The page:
Off the Northern tip of Scotland, where the Atlantic Ocean meets the North Sea, lies a group of 70 or so islands called the Orkneys. These largely treeless isles are frequently battered by Atlantic storms, gales and rain. It was during one such storm in the winter of 1850, when the combination of wind and high tides stripped away the grass from the top of a small hill called Skerrabra on the west side of the largest island known simply as ‘The Mainland’. This revealed a number of stone dwellings.
The local landowner started excavations on the site, and within twenty years the remains of four ancient houses were unearthed. However, work was later abandoned until 1925 when another storm damaged some of the excavated buildings. A sea wall was proposed to protect the site, and, during construction, yet more buildings were discovered.
It was first believed that the village was an Iron Age settlement, dating from around 1500 years ago. However, radiocarbon dating proved that it was in fact much older. It was a Neolithic village and dated back to 3000 B.C. The village had been inhabited for a period of about 600 years. The Neolithic village of Skara Brae now consists of eight dwellings, connected by low, covered passages. The stone buildings are extremely well-preserved, thanks to the layer of sand that protected the settlement. The interior fittings, furniture and household objects also survive to this day.
The houses were partly built into a mound of waste material known as ‘midden’, which would have provided both stability and a thick layer of thick insulation against the harsh climate. From the outside, the village would have looked like a low, round mound, from which the rooves emerge. Nothing remains of these, so it is assumed that driftwood or whalebone beams supported a roof made of turf, skins, seaweed or straw. The dwellings were all connected by a series of passageways covered by stone slabs. This allowed the villagers to travel from one house to another without stepping outside – not a bad idea, considering the harsh climate. There was only one main passageway leading outside the village, which could be sealed from the inside.
Evidence suggests that there were never more than eight dwellings, suggesting a total population of no more than 100 people. The houses are all very similar in design, consisting of a large square room with a central fireplace. The furnishings were all made of stone, given the shortage of wood on the islands. Two stone-edged compartments on either side of the fireplace appear to be beds. Every house also had a distinctive shelved, stone dresser. Its position, opposite the doorway and illuminated by the fire, indicating that this piece of furniture was not just a useful storage space, but had special significance. There was a sunken floor tank in each dwelling, possibly to supply shell fish. The village also had a remarkably sophisticated drainage system.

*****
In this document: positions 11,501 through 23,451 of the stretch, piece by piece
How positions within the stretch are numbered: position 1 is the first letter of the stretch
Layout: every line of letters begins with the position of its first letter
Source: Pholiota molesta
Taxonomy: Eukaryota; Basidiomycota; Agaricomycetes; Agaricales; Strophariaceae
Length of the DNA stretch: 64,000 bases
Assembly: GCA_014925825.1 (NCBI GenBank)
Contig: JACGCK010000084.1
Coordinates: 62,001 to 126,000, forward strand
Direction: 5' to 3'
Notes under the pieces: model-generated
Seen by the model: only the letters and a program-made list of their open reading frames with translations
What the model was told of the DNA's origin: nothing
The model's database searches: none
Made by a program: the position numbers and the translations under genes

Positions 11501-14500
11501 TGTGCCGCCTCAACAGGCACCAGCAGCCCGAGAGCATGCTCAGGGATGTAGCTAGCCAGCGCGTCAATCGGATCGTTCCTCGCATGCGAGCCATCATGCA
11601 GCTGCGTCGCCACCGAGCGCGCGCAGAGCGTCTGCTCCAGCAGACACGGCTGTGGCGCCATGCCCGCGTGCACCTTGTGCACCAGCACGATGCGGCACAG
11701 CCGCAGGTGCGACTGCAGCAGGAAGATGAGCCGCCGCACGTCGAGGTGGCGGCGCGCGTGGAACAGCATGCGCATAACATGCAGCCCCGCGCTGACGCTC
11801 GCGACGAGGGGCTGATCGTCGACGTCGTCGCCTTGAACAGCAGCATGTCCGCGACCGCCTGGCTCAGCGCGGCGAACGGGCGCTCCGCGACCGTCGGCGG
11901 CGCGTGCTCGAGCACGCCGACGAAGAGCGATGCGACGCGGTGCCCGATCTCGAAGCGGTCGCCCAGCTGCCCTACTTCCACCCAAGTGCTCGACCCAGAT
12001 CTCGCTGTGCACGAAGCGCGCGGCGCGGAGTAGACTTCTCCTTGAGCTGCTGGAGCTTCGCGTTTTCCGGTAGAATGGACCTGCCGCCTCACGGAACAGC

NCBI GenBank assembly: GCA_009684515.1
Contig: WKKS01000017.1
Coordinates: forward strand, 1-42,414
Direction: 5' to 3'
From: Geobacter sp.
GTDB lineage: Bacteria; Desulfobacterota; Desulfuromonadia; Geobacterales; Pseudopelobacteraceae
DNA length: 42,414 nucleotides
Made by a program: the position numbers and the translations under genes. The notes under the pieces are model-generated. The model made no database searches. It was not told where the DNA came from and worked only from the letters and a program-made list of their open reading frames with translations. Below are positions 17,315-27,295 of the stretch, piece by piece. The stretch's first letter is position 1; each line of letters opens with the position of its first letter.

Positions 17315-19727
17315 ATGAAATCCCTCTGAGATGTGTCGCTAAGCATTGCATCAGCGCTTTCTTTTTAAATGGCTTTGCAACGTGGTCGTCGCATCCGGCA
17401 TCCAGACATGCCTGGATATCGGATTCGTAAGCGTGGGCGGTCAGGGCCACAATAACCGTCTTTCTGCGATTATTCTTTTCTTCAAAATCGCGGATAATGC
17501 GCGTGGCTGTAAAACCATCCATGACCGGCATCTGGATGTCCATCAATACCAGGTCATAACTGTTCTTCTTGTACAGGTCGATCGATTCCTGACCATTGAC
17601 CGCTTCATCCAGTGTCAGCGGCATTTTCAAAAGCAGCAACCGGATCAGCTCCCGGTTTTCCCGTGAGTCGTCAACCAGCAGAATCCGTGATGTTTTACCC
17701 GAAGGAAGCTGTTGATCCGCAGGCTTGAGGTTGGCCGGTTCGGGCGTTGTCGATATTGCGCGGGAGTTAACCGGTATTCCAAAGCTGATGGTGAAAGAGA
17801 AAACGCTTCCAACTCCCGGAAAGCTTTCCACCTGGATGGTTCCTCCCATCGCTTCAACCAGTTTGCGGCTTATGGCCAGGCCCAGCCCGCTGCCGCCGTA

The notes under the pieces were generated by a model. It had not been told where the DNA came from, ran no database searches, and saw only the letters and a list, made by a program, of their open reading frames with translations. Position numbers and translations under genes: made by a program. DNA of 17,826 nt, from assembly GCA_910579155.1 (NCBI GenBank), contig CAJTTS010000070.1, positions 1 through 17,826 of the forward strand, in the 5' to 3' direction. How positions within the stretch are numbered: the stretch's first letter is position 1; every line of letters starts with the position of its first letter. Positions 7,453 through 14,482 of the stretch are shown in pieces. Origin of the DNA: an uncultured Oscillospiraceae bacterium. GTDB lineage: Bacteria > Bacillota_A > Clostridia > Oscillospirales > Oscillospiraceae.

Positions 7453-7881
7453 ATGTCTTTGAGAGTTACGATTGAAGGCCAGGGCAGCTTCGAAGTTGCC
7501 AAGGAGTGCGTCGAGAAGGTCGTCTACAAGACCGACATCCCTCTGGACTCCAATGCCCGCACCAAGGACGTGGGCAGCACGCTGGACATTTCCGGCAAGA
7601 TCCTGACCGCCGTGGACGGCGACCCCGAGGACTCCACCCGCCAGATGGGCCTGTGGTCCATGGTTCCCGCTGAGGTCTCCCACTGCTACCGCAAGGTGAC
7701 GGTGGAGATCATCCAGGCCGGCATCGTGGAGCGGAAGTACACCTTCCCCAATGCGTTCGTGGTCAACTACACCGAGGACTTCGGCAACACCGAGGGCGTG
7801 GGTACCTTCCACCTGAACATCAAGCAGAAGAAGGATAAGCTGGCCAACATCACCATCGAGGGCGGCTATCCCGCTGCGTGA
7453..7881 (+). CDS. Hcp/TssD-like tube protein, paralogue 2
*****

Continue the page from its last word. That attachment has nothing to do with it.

One of the buildings, now known as ‘house seven’, is intriguingly different from the others. This building is detached from the others, and has a door which door could only be secured from the outside, suggesting that the house may have served as a type of jail – an unusual necessity in a village of less than a hundred people. ‘House eight’ is also unique, having none of the furnishings of the other houses. Excavators have found that the floor of the building is littered with fragments from the manufacture of tools, suggesting that the room was a workshop.
The standardised house design has led some to believe that there was no hierarchy of rank within the settlement at Skara Brae, and that all villagers were equal. Whether or not this is true is debatable. However, it is likely that life here was probably quite comfortable for the Neolithic people. The villagers kept sheep and cattle, and grew wheat and barley. They probably traded these commodities for pottery. They would have hunted red deer and boar for their meat and skins. They would also have consumed fish, seal and whale meat, and the eggs of sea birds. The skin and bones of these animals would have provided tools such as needles and knives. Flint for cutting tools would have been traded or gathered from the shore. Fuel probably came from seaweed, making the inside of the dwellings smoky and probably smelly. Driftwood was probably too valuable to burn.
Why Skara Brae was deserted is still unknown. For some time it was thought that the people met with disaster. This theory came about when beads from a necklace were found abandoned on the floor. It was thought that the woman who dropped them was in too much of a panic to pick them up. However, it is more likely that environmental and social factors forced people to leave. Firstly, the encroachment of sand and salt water would have made farming increasingly difficult. Second, there may have been changes in Neolithic society. Construction of large henge monuments in other parts of the island suggests that an elite ruling body, with the power to control other people, was emerging. Tight-knit communities like the one at Skara Brae were being replaced by larger, organised civilizations.